Big black screens full of code litter a secure corner office in a WeWork building in Montreal, Canada. The monitors are piled in side-by-side, one on top of the other, and there’s barely enough room for the 20 or so research scientists and engineers, who work for the Facebook Artificial Intelligence Research (FAIR) group. “We’re moving to a new office soon,” says Joelle Pineau, head of FAIR’s Montreal lab and an associate professor at McGill University. Pineau’s lab has grown from four people to 20 since it was established a little over a year ago, and it isn’t the only FAIR lab expanding rapidly.
The FAIR group as a whole — tasked with advancing the field of AI — has grown to almost 200 researchers worldwide since it was founded by Facebook’s chief AI scientist Yann LeCun in 2013, and is set to double by 2020. Its mission: to develop the smartest machines possible. The research group, which openly publishes almost all of its work, wants to build AI that can see, hear, and communicate with humans seamlessly. If you have a quick chat with Siri, Alexa, Google or Cortana, you’ll quickly realise that there’s a long way to go. Facebook’s own virtual AI assistant, “M”, was shut down in January.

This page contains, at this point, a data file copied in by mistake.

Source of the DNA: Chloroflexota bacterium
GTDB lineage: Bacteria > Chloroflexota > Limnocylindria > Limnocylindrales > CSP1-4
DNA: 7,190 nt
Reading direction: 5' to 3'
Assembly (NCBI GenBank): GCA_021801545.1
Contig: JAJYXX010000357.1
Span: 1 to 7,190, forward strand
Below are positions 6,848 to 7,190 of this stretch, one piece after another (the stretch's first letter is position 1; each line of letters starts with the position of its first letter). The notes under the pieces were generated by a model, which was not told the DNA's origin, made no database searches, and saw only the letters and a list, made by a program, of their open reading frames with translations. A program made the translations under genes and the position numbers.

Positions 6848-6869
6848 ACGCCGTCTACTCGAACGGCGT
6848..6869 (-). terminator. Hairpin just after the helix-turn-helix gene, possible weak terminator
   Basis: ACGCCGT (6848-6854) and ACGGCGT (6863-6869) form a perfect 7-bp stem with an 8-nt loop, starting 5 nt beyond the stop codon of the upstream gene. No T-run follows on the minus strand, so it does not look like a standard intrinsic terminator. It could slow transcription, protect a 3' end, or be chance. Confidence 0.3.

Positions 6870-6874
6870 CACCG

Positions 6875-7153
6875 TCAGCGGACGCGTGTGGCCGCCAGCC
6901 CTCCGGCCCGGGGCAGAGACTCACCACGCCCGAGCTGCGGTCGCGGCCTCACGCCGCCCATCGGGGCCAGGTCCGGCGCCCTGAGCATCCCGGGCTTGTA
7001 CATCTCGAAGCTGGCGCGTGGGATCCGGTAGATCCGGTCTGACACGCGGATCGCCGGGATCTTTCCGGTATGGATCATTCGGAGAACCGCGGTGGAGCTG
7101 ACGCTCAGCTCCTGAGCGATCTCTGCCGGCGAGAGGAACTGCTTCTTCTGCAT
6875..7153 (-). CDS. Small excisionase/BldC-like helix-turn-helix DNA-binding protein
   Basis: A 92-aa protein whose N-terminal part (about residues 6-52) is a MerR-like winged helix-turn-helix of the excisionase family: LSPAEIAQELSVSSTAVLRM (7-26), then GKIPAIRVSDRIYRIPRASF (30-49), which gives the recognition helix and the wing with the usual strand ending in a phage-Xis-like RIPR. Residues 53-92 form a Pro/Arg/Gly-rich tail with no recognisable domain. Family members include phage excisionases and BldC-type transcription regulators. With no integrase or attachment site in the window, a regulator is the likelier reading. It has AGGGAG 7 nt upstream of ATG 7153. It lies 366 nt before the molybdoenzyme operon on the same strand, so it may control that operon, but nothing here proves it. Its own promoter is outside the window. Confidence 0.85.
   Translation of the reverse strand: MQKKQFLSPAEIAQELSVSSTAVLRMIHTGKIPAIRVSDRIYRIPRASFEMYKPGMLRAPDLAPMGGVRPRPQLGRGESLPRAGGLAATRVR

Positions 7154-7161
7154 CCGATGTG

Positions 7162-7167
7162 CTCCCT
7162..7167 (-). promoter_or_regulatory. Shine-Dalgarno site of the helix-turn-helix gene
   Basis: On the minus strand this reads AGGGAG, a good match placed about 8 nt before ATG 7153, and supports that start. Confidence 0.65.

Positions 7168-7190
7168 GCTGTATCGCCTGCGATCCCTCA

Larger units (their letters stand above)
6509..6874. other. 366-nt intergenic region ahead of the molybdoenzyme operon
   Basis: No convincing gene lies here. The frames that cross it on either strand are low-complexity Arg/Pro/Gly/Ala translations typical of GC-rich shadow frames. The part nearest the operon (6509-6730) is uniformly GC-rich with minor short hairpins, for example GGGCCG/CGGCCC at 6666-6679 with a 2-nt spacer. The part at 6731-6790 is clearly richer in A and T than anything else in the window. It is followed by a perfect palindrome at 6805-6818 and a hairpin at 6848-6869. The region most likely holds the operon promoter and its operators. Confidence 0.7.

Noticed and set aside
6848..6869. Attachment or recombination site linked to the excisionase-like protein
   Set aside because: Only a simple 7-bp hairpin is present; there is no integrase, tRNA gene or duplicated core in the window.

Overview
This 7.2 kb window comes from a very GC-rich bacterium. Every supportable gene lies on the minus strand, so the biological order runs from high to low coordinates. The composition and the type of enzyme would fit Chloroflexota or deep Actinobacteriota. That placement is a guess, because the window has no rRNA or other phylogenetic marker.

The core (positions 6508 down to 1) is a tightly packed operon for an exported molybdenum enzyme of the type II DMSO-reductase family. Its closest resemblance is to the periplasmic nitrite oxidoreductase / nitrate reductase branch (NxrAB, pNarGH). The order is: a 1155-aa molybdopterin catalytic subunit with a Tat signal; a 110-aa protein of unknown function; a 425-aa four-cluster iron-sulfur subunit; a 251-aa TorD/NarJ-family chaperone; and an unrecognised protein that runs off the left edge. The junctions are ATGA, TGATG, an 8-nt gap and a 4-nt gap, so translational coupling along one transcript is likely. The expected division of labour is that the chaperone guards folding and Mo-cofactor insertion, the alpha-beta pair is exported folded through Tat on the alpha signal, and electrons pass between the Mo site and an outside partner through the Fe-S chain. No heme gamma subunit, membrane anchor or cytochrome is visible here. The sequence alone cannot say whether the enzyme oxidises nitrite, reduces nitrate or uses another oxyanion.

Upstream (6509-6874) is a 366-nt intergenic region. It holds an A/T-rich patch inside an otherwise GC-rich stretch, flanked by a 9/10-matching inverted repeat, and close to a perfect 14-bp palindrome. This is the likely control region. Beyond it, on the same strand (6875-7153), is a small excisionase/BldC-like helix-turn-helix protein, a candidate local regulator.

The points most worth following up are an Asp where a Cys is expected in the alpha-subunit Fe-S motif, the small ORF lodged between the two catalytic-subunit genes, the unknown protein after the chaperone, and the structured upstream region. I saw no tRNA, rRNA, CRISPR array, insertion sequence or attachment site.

FAIR’s researchers — now spread across Menlo Park, New York, Seattle, Pittsburgh, Montreal, Paris, London, and Tel Aviv — are focusing on areas such as robotics, computer vision, natural language processing, language translation, and games. The view is that every incremental advance in each of these fields helps towards developing AI with human level intelligence. Recently, researchers at FAIR have taught an AI to create a recipe and list a set of ingredients from simply looking at a photograph of a meal. FAIR researchers are also exploring how AI can be used to speed up MRI scans up by to 10 times.